In recent decades, the addition of monoclonal antibodies has changed the treatment of all lymphoproliferative disorders, including CLL, after the introduction of rituximab in treatment protocols.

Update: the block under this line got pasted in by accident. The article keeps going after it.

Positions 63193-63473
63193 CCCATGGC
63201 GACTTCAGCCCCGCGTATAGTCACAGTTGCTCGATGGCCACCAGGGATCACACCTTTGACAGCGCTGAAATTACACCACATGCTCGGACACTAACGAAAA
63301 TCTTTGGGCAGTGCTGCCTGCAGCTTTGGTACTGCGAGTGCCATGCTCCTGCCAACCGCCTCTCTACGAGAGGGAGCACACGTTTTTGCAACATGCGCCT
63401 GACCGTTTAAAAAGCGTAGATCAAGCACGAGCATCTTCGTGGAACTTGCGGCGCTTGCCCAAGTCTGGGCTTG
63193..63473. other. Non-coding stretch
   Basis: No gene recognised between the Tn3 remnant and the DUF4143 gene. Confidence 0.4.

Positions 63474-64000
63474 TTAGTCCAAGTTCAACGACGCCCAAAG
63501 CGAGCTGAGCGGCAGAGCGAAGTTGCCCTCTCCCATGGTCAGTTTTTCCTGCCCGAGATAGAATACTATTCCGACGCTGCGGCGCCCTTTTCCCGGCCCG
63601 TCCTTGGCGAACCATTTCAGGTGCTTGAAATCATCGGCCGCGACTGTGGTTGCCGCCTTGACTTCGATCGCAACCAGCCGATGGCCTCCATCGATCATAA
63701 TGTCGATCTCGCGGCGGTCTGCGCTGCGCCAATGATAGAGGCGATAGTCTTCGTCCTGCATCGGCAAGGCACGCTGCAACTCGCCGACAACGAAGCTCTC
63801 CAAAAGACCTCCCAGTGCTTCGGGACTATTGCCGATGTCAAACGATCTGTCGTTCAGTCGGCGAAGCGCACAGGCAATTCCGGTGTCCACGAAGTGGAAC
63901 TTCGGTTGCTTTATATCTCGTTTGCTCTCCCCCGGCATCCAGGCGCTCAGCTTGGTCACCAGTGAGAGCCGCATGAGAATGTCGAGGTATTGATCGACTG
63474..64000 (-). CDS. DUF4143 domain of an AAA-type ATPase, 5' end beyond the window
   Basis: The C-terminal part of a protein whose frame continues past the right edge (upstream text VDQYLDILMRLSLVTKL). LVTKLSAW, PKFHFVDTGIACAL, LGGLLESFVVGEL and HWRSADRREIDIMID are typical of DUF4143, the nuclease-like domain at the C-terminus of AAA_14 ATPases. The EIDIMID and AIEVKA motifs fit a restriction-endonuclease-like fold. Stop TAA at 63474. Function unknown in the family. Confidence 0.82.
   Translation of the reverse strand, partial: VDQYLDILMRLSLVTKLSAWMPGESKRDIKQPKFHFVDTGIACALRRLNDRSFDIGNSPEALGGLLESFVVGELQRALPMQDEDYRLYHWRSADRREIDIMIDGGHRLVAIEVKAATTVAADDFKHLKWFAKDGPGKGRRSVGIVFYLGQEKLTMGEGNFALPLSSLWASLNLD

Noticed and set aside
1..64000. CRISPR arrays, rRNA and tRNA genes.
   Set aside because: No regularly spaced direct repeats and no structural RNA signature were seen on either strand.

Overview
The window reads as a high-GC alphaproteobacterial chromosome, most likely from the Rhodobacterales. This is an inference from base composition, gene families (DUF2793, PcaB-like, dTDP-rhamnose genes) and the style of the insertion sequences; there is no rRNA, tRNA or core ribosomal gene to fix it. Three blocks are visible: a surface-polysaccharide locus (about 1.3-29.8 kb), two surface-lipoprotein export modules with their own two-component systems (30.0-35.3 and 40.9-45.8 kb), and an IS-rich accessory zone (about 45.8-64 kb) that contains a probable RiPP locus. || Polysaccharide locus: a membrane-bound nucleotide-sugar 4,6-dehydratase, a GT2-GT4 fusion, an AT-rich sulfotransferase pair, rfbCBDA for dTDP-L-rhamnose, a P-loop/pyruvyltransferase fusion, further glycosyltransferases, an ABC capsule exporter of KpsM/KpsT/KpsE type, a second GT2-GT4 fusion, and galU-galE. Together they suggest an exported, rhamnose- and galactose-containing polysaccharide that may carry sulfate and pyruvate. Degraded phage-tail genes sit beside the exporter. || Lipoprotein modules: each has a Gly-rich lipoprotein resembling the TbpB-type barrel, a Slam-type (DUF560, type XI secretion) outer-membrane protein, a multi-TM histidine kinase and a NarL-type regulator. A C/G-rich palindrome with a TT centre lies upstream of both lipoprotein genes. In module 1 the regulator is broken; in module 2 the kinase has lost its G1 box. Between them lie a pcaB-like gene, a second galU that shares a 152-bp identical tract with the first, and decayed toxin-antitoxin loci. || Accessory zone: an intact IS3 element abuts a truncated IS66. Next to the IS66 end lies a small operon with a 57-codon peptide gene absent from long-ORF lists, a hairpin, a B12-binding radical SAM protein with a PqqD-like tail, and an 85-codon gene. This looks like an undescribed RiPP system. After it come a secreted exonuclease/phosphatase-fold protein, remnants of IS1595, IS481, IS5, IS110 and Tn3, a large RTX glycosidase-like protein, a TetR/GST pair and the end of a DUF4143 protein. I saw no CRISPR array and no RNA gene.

In CLL, rituximab – is less active as a single agent than in other lymphoproliferative disorders, which is probably because of the low density of CD20 in the cell membrane. Therefore, higher doses of this monoclonal antibody are recommended for CLL., The combination of rituximab with fludarabine and cyclophosphamide (FCR) has a synergistic effect and efficacy that has been confirmed in several phase II studies and retrospective analyses. In the largest phase II study, FCR resulted in an overall response rate of 95%, a complete remission rate of 72%, OS at six years of 77%, and medium PFS of 80 months. These results led the German group to conduct the CLL8 study that demonstrated the superiority of FCR compared with FC, with better response rates and better PFS rates as well as no increase in toxicity or infection risk. Subgroup analysis showed benefits for all cytogenetic risk factors, except for individuals with del17p. The same beneficial results associated with FC were also obtained with second-line treatment. These results made the FCR combination the treatment of choice for fit patients with CLL. Because CLL occurs at a high frequency in older patients, an FCR-Lite scheme has been designed in an attempt to reduce toxicity while maintaining efficacy. In this combination, fludarabine dosages are reduced to 20 mg/m2, cyclophosphamide dosages are reduced to 150 mg/m2 on Days 2–4 in cycle 1 and on Days 1–3 in cycles 2–5, and the dosages are increased for rituximab (375 mg/m2 on day 1 of cycle 1 and 500 mg/m2 on day 14 of the first cycle and on Days 1 and 14 in all subsequent cycles). After the six cycles were completed, rituximab was given as a maintenance therapy at 500 mg/m2 once every three months until relapse.